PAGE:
Belgium: Exemptions for foreign source income



The Belgian tax authorities published an administrative circular that clarifies the situations in which Belgium will grant an exemption for foreign-source income (generally all items of income except for income from dividends, interest and royalties) based on tax treaty provisions. The new circular makes a distinction between income taxable in the source state, income taxed in the source state and income effectively taxed in the source state.
Where income is “taxable” in the source state, Belgium must exempt the income from tax without taking into account the actual tax treatment of the income in the treaty partner country. The obligation to grant an exemption applies even if the source state does not use its power to tax.
Belgium must grant an exemption when the income is taxable in the source state and has been subject to the normal tax treatment. This does not mean, however, that the income must have been effectively taxed in the source state. Income is considered to be taxed even when there is no actual taxation because of a deduction for losses or expenses, the income has been specifically classified as non-taxable or exempt in the source state, or the tax is legally due but the source country tax authorities refrain from collecting it.
The circular also lists the circumstances under which foreign-source income should not be considered to have been taxed in the source state and, therefore, Belgium must not grant exemption of the foreign-source income.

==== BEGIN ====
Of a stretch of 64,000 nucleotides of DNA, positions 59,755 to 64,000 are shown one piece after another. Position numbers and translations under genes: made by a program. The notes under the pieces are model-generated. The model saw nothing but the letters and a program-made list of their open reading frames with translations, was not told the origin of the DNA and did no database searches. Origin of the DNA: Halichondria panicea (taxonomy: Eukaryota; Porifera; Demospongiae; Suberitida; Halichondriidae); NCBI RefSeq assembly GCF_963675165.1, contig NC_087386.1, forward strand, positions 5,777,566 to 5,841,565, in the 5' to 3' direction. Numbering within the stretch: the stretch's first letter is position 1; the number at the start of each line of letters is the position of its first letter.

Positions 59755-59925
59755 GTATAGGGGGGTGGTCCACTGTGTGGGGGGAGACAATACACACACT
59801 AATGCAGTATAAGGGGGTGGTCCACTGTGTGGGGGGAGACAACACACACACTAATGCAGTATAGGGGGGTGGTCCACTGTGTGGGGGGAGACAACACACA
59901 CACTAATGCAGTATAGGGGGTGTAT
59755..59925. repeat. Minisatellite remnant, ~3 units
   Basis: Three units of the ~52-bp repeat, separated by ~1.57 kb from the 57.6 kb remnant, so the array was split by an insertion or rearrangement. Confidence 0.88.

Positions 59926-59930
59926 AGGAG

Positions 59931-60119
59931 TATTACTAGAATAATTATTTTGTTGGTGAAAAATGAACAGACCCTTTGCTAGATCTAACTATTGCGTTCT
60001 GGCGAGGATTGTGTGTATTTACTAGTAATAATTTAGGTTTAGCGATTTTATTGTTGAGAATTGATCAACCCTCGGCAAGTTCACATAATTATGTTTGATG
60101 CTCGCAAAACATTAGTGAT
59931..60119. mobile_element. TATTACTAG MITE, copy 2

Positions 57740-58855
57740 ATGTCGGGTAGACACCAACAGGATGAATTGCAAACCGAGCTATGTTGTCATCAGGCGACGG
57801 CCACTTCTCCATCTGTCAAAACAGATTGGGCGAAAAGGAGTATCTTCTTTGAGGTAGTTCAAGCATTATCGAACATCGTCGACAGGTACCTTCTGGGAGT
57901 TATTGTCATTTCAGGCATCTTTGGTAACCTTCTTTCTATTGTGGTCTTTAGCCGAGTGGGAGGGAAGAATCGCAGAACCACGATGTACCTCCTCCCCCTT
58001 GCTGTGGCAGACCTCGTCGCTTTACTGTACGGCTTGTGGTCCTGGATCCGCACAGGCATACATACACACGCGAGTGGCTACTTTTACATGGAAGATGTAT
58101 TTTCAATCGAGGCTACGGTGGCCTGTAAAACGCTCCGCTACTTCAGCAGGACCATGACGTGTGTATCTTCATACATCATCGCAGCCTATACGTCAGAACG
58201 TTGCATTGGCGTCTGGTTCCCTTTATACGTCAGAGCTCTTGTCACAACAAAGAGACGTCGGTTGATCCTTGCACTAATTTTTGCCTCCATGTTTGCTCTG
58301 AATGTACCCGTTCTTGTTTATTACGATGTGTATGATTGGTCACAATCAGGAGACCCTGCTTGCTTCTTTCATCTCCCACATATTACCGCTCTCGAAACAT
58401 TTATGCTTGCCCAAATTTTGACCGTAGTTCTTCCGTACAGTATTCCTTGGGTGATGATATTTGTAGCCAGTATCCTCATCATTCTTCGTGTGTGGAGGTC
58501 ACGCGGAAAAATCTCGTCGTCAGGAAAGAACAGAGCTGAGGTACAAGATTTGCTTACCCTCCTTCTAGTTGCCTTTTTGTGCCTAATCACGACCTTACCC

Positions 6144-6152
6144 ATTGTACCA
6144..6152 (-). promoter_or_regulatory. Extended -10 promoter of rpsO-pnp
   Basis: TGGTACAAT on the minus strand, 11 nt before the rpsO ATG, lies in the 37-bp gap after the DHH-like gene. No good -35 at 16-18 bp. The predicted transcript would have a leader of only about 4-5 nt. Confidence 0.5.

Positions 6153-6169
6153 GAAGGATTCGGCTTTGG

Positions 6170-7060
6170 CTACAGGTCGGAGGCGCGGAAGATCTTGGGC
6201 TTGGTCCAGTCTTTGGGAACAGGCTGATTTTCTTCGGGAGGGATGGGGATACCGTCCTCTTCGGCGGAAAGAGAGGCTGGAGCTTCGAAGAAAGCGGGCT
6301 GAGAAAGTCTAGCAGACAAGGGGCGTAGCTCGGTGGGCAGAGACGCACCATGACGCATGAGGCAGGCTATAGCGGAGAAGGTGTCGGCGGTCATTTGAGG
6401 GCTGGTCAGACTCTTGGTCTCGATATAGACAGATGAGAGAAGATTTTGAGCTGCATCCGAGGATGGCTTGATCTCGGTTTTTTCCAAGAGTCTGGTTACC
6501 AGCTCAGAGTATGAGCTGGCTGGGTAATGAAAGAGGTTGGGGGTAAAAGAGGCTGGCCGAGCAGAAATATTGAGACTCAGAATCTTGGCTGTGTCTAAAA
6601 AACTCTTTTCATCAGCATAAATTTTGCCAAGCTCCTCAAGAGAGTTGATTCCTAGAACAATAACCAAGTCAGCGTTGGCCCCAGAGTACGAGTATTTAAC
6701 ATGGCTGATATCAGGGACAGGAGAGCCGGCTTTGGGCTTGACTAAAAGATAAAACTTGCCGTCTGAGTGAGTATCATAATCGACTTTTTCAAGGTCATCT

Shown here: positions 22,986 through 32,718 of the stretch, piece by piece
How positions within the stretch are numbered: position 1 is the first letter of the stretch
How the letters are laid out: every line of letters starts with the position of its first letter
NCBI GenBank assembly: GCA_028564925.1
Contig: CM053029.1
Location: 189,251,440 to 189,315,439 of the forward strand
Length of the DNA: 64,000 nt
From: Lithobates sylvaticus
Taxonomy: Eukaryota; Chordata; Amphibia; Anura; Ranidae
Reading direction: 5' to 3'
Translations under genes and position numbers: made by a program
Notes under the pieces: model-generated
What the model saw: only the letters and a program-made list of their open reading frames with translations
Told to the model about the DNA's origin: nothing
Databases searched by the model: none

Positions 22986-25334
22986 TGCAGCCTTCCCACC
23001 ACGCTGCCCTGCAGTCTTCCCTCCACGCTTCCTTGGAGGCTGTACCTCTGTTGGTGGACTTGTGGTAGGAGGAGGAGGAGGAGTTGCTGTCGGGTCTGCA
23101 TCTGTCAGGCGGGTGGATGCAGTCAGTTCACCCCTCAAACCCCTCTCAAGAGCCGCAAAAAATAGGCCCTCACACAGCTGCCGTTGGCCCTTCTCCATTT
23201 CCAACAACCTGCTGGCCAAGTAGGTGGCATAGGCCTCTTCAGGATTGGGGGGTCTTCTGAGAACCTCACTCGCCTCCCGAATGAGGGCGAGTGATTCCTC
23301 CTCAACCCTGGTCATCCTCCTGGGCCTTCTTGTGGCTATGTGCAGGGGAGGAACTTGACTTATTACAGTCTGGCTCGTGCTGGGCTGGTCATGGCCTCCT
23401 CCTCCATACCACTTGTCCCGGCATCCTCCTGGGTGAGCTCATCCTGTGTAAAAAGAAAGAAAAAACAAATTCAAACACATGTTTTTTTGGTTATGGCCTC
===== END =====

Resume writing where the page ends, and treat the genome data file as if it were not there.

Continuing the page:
Income is effectively taxed in the source state when it has been subject to tax without being classified as non-taxable or tax exempt. Belgium will also have to exempt the foreign-source income when it is taxed in the source country but there is no tax because losses or expenses have been deducted.
The circular specifies that profits of a permanent establishment (PE) must be taken into account as a whole. Thus, if only part of the income has effectively been taxed, all of the profits of the PE must be considered as having been effectively taxed.
The fact that foreign-source income is taxable, taxed or effectively taxed in the source state does not mean that the exemption must be applied automatically. The Belgian tax authorities are instructed to first determine whether the tax authorities of the source state have correctly applied the treaty provisions. If this is the case, the taxpayer has to prove that the foreign-source income has been “taxed” or “effectively taxed”.


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